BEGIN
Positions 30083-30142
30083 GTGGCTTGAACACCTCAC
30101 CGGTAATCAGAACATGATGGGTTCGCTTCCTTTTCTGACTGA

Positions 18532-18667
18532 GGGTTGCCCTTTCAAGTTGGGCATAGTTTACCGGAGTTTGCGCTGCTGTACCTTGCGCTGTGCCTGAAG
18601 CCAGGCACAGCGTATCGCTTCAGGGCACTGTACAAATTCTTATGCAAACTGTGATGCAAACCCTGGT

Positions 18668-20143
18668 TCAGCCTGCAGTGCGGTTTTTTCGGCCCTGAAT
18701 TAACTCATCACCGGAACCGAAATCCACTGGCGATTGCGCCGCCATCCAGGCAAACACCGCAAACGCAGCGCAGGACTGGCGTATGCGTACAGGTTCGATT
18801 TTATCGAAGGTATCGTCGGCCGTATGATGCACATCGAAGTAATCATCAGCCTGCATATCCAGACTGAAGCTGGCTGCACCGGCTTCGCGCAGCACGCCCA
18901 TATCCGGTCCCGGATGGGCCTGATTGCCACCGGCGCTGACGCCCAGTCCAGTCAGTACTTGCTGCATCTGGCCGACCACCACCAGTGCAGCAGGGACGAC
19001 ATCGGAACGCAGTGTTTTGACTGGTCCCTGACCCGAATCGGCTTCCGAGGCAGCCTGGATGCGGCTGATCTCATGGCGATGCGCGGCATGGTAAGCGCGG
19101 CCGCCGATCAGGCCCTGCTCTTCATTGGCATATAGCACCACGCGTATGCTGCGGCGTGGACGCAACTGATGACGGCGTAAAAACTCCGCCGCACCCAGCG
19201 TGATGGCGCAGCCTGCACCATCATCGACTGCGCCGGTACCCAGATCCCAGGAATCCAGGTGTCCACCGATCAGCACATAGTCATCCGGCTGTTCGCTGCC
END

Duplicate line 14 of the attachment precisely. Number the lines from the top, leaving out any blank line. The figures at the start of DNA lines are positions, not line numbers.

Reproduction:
19201 TGATGGCGCAGCCTGCACCATCATCGACTGCGCCGGTACCCAGATCCCAGGAATCCAGGTGTCCACCGATCAGCACATAGTCATCCGGCTGTTCGCTGCC